An enterprise has two separate applications that need to communicate, preferably by using Messaging.
How does one application communicate with another using messaging?
Connect the applications using a Message Channel, where one application writes information to the channel and the other one reads that information from the channel.
When an application has information to communicate, it doesn't just fling the information into the messaging system, it adds the information to a particular Message Channel. An application receiving information doesn't just pick it up at random from the messaging system; it retrieves the information from a particular Message Channel.
The application adding info doesn't necessarily know what particular application will end up retrieving the info, but it can be assured that whatever application retrieves the info, that application will be interested in the info. This is because the messaging system has different Message Channels for different types of information the applications want to communicate. When an application sends information, it doesn't randomly add the info to any channel available; it adds the info to a channel whose specific purpose is to communicate that sort of information. Likewise, an application that wants to receive particular information doesn't pull info off some random channel; it selects what channel to get information from based on what type of information it wants.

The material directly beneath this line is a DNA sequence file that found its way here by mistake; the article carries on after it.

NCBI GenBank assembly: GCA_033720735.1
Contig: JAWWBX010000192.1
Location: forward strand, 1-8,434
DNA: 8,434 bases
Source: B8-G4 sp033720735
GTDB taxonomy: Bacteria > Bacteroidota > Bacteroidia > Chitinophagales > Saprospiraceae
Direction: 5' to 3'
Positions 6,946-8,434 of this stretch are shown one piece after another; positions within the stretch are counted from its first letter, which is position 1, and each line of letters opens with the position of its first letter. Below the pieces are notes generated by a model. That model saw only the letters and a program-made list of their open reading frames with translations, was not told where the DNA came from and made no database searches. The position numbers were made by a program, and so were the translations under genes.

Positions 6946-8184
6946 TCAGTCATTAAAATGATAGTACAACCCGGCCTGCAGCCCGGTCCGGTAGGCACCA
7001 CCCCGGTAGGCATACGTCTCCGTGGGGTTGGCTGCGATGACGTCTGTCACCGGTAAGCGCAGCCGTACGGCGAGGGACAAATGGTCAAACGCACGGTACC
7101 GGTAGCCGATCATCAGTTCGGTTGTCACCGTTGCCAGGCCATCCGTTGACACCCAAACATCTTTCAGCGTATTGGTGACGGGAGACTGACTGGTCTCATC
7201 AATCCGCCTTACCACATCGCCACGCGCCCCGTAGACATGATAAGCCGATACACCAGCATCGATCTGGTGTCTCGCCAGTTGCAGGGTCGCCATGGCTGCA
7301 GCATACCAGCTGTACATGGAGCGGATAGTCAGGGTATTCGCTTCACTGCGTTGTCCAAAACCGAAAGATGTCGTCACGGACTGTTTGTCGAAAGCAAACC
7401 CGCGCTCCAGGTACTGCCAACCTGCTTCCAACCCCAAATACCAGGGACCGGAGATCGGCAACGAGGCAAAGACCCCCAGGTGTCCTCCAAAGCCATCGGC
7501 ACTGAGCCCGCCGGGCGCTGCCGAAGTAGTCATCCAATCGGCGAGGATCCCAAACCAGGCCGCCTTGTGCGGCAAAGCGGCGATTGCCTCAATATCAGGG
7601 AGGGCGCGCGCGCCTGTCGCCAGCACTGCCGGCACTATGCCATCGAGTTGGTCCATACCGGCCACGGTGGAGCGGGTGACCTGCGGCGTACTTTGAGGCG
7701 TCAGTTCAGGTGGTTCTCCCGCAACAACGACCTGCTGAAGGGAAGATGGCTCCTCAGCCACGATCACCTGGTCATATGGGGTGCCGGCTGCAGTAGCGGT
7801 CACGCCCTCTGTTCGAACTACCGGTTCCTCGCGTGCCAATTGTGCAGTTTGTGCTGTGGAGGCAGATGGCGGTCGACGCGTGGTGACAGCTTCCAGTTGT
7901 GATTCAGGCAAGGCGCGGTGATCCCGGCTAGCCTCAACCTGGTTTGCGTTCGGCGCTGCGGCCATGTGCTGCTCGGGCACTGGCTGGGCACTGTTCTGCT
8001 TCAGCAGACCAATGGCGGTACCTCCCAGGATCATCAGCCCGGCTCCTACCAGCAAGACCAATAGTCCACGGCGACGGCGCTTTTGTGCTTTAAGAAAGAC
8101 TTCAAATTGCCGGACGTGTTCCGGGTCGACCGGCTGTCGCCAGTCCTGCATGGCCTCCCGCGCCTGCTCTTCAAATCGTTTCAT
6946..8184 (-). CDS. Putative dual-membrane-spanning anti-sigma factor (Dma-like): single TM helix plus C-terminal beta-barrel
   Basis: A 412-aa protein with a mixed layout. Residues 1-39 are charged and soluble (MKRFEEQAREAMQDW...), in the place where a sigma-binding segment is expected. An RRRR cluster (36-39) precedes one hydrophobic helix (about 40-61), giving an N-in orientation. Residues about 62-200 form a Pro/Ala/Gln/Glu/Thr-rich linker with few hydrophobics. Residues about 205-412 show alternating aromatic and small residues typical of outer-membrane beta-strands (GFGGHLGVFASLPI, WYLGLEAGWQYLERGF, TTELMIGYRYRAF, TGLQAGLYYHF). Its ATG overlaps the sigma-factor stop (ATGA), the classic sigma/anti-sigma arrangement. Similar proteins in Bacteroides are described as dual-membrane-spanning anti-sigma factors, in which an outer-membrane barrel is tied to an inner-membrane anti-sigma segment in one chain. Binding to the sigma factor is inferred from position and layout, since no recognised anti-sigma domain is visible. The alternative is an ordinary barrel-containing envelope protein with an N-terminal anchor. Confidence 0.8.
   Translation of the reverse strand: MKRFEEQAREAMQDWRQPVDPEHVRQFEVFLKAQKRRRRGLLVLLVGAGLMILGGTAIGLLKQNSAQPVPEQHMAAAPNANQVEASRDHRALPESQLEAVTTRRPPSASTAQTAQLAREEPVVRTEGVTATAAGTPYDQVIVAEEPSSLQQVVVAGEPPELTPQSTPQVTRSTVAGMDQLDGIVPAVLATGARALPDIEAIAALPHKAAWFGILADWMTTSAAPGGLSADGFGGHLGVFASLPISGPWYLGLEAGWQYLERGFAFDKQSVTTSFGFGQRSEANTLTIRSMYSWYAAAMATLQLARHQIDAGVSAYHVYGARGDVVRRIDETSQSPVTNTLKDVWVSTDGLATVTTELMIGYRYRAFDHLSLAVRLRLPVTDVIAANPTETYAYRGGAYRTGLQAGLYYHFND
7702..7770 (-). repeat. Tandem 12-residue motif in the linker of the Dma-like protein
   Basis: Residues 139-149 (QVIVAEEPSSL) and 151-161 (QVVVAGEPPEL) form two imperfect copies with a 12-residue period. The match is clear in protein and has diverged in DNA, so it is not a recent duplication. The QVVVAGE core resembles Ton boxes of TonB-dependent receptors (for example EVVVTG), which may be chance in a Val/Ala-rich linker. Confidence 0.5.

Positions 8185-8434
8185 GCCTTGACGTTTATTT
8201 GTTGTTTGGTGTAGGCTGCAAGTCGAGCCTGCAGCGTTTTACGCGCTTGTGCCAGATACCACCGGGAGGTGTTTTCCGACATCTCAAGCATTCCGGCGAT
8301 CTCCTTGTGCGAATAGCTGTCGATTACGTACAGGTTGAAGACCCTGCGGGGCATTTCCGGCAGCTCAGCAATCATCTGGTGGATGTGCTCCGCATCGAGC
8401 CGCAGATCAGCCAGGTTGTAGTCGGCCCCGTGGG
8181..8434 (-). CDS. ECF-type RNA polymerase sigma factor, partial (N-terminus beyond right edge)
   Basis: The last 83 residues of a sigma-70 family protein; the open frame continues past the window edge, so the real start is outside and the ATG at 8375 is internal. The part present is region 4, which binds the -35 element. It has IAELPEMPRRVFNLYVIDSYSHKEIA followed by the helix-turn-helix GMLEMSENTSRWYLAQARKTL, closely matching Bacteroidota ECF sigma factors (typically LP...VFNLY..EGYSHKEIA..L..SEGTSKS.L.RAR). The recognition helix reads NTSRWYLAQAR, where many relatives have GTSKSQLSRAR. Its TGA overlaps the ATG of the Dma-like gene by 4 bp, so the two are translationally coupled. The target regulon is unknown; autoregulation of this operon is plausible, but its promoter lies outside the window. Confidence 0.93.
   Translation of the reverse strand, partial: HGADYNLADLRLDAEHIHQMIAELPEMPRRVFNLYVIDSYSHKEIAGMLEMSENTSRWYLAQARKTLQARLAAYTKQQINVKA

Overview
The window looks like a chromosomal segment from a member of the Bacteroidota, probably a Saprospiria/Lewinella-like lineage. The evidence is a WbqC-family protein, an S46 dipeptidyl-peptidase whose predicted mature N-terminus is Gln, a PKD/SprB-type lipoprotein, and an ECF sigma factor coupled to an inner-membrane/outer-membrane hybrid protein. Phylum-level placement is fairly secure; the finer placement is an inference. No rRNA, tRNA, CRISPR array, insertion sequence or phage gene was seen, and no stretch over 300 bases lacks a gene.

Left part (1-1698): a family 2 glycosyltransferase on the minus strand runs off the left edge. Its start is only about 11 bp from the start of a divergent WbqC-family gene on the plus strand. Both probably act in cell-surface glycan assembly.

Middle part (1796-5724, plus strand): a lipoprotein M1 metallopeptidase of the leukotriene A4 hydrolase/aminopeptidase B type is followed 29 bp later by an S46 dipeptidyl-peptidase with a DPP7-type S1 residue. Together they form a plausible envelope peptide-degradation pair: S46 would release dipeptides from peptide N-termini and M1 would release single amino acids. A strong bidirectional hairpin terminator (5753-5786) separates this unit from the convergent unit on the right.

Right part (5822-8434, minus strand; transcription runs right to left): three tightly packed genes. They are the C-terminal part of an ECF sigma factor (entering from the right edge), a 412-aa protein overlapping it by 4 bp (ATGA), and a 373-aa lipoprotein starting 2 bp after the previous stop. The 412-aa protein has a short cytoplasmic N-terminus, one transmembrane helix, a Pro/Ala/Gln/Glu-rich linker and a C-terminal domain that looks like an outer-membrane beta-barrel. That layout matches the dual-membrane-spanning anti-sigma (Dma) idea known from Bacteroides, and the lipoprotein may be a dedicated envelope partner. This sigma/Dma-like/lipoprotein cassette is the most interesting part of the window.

... Read the entire pattern in the book Enterprise Integration Patterns
Related patterns: Channel Adapter, Datatype Channel, Invalid Message Channel, Message Bus, Message Endpoint, Selective Consumer, Messaging, Introduction to Messaging Channels, Point-to-Point Channel, Publish-Subscribe Channel
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